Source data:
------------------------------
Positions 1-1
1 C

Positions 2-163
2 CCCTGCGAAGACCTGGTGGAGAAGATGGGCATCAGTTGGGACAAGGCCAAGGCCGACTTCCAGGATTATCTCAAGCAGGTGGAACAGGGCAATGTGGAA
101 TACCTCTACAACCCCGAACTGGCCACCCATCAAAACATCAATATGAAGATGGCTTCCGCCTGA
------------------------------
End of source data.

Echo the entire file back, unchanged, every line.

Positions 1-1
1 C

Positions 2-163
2 CCCTGCGAAGACCTGGTGGAGAAGATGGGCATCAGTTGGGACAAGGCCAAGGCCGACTTCCAGGATTATCTCAAGCAGGTGGAACAGGGCAATGTGGAA
101 TACCTCTACAACCCCGAACTGGCCACCCATCAAAACATCAATATGAAGATGGCTTCCGCCTGA